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Schizophr Bull. 2011 Sep;37(5):1017-26. doi: 10.1093/schbul/sbq008. Epub 2010 Feb 22.

The silent side of the spectrum: schizotypy and the schizotaxic self.

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Danish National Research Foundation: Center for Subjectivity Research, University of Copenhagen, Copenhagen, Denmark.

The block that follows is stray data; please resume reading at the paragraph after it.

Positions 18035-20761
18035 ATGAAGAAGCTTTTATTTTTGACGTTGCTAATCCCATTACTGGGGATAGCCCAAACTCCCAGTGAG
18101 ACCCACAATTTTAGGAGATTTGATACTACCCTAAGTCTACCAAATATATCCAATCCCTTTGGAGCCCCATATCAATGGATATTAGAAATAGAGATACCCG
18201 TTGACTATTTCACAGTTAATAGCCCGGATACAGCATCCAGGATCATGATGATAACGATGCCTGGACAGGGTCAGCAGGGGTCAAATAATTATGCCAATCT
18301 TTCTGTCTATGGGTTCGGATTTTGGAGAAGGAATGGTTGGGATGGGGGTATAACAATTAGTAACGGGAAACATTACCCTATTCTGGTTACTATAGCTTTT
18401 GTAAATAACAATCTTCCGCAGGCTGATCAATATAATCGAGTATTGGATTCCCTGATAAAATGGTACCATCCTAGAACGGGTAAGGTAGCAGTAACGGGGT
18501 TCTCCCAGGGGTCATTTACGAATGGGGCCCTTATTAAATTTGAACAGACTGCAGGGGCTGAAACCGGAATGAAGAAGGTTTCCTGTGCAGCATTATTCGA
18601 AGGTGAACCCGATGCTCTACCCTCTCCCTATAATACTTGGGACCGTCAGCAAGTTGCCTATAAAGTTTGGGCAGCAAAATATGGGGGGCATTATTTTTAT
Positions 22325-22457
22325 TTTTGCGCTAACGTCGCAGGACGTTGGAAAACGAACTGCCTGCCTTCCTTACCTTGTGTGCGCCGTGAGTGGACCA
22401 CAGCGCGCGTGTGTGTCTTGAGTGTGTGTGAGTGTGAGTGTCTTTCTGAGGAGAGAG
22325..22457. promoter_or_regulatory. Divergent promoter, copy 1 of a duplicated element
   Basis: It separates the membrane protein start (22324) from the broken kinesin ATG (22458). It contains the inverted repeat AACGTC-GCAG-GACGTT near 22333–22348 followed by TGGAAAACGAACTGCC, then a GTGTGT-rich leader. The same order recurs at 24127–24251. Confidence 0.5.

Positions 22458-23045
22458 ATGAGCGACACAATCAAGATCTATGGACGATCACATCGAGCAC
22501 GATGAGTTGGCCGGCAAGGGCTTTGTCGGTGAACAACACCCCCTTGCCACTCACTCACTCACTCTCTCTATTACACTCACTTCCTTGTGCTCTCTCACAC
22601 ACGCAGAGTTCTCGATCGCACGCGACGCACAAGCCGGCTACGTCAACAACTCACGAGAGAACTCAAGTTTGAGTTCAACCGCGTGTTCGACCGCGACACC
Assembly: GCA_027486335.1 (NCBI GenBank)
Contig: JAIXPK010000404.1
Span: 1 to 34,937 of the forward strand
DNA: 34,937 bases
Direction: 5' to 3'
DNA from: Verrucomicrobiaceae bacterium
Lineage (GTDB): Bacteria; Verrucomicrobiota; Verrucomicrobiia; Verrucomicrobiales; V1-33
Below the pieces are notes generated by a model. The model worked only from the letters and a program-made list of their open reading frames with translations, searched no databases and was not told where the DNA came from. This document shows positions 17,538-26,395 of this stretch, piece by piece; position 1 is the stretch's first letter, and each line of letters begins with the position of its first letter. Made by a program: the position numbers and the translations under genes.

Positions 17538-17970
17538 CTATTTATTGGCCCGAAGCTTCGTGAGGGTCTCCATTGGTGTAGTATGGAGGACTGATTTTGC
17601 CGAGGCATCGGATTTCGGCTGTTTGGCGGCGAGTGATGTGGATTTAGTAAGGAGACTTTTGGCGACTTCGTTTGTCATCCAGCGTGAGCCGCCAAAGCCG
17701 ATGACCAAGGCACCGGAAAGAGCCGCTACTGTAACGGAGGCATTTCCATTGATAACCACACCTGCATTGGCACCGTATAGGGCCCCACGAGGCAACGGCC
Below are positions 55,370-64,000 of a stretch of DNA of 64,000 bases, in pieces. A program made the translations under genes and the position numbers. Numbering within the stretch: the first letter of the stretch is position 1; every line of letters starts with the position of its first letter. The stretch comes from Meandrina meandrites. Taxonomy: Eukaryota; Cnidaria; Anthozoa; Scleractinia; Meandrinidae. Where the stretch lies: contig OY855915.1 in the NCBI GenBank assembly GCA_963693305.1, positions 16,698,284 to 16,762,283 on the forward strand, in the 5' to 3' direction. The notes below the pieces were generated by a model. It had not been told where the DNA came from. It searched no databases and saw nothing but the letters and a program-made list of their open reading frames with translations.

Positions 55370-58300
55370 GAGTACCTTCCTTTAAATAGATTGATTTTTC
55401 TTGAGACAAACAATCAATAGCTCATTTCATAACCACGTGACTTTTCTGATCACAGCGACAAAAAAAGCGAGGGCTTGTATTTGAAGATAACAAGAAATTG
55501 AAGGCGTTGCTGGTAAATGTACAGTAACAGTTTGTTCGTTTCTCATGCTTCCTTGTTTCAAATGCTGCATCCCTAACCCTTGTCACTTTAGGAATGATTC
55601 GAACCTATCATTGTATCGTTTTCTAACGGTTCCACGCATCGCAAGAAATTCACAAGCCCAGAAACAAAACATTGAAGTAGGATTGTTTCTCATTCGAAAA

The identification of individuals carrying unexpressed genetic liability to schizophrenia is crucial for both etiological research and clinical risk stratification. Subclinical psychopathological features detectable in the nonpsychotic part of the schizophrenia spectrum could improve the delineation of informative vulnerability phenotypes. Inspired by Meehl's schizotaxia-schizotypy heuristic model, we tested anomalous subjective experiences (self-disorders, SDs) as a candidate vulnerability phenotype in a sample of nonpsychotic, genetically high-risk subjects. A total of 218 unaffected members of 6 extended multiplex families (assessed between 1989 and 1999 during the Copenhagen Schizophrenia Linkage Study) were stratified into 4 groups of increasing psychopathological expressivity: no mental illness (NMI), no mental illness with schizotypal traits (NMI-ST), personality disorders not fulfilling other personality disorders (OPDs), and schizotypal personality disorder (SPD). We tested the distribution of SDs among the subgroups, the effect of SDs on the risk of belonging to the different subgroups, and the effect of experimental grouping and concomitant psychopathology (ie, negative symptoms (NSs) and subpsychotic formal thought disorder [FTD]) on the chances of experiencing SDs. SDs distribution followed an incremental pattern from NMI to SPD. SDs were associated with a markedly increased risk of NMI-ST, OPDs, or SPD. The odds of SDs increased as a function of the diagnostic category assignment, independently of sociodemographics and concomitant subclinical psychopathology (NSs and FTD). The results support SDs as an expression of schizotaxic vulnerability and indicate a multidimensional model of schizotypy--characterized by SDs, NSs, FTD--as a promising heuristic construct to address liability phenotypes in genetically high-risk studies.

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